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'Science guy' recovers from chordoma with surgery, proton beam therapy

Lawrence Matenson at work at Cohen Children's Medical Center. Proton beam therapy helped him recover from chordoma.

His body was trying to grow another skull.

Lawrence Matenson, a pharmacy technician at Cohen Children’s Medical Center, is used to providing medicine for relief. But in 2015, the East Meadow resident could not find relief for his frequent migraines and eye pain.

He first thought that his symptoms were stress- and diet-related. Yet they became more frequent and painful, making it hard to get through the work day.

Mr. Matenson thought an MRI (magnetic resonance imaging) scan was the next step, and his primary care doctor agreed. The scan revealed a mass about the size of a half-dollar near his brain stem. The location made a biopsy impossible, so he wouldn’t have a definitive diagnosis for months. In the meantime, his symptoms persisted.

“I was thinking ‘I have a brain tumor,’” said Mr. Matenson, now 42. “I’m a science guy, and I needed to know what it was.”

Months later, a follow-up MRI showed that the mass had grown to the size of a ping-pong ball. Surgery was scheduled with Mark Eisenberg, MD, chief of neurosurgery at Long Island Jewish (LIJ) Medical Center. He removed the tumor with assistance from the physician who pioneered the surgery — Peter Costantino, MD, executive director of head and neck services and chair of otolaryngology at Lenox Hill Hospital.

quotation mark At every step, I have felt that they care. They understand what people with cancer are going through.
Lawrence Matenson

The mass was diagnosed as a chordoma. This type of tumor forms from cells of the notochord, an embryonic structure that helps the spine to develop. The notochord disappears after about eight weeks of fetal development, but some cells remain behind in the bones of the spine and skull base. Very rarely, these cells develop into cancer. Malignancies usually manifest in mid-life.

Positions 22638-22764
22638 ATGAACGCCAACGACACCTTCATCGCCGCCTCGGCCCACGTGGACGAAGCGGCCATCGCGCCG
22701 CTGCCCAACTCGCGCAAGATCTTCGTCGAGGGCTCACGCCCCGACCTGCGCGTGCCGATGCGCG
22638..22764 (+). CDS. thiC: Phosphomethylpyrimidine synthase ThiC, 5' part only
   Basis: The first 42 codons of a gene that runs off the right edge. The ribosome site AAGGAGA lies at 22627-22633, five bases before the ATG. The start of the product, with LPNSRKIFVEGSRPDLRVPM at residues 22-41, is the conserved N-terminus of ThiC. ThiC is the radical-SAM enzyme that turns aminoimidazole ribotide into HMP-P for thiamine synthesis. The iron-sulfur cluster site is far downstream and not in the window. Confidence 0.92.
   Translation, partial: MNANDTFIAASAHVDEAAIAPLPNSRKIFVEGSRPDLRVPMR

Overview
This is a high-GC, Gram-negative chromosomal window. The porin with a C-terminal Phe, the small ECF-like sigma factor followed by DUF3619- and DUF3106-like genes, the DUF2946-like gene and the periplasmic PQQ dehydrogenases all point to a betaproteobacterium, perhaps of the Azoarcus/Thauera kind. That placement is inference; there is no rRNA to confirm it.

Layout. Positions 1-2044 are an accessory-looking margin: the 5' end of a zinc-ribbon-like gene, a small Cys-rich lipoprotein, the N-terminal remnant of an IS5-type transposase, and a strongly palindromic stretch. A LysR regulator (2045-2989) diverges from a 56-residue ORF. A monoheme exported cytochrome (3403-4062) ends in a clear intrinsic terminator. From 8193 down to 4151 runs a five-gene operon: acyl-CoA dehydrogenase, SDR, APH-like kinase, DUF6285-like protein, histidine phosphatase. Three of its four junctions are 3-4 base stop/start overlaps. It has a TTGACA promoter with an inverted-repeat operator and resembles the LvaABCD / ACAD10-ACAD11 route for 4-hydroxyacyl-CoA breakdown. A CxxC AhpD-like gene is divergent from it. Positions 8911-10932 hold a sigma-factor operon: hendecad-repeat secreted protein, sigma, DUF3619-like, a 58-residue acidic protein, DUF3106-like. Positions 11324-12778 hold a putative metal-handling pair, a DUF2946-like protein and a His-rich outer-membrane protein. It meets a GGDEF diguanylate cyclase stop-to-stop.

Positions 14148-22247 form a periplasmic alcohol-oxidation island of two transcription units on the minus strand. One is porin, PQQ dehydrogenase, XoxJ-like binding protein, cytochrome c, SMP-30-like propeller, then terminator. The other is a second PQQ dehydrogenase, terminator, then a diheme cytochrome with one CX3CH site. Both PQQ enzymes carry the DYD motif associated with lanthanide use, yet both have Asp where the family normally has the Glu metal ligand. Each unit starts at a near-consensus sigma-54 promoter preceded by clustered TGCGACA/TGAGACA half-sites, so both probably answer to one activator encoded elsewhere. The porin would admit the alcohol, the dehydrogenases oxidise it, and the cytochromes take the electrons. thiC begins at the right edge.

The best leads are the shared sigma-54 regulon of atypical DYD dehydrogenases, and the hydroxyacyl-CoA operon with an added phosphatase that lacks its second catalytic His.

“My body was trying to build another skull,” Mr. Matenson said.

Precise radiation therapy

After surgery, he underwent targeted proton beam therapy in Somerset, NJ, at ProCure, an affiliate of Northwell Health. Proton therapy precisely targets tumors, reducing radiation exposure to surrounding healthy tissue. As a result, you can receive higher, more effective, doses of radiation. Mr. Matenson had 42 sessions over nine weeks. He stayed with relatives nearby during treatment.

“Everything about my case is best-case scenario,” he said. He reported that he had few side effects. “I was a little tired and I had a little pressure on the inside of my head and a little swelling in my gums. Most of the time, I was fine.”

Mr. Matenson said he feels lucky to have such great treatment by doctors and nurses throughout his care at Northwell Health and ProCure.

“At every step, I have felt that they care,” he said. “They understand what people with cancer are going through.”

Mr. Matenson visits ProCure every six months for post-treatment follow-up and regularly undergoes MRIs to check for signs of a tumor. He has had no sign of recurrence to date, and the future looks bright.

“I had faith I had the best doctors and the best care, and I trusted them,” he added. “I feel fantastic.”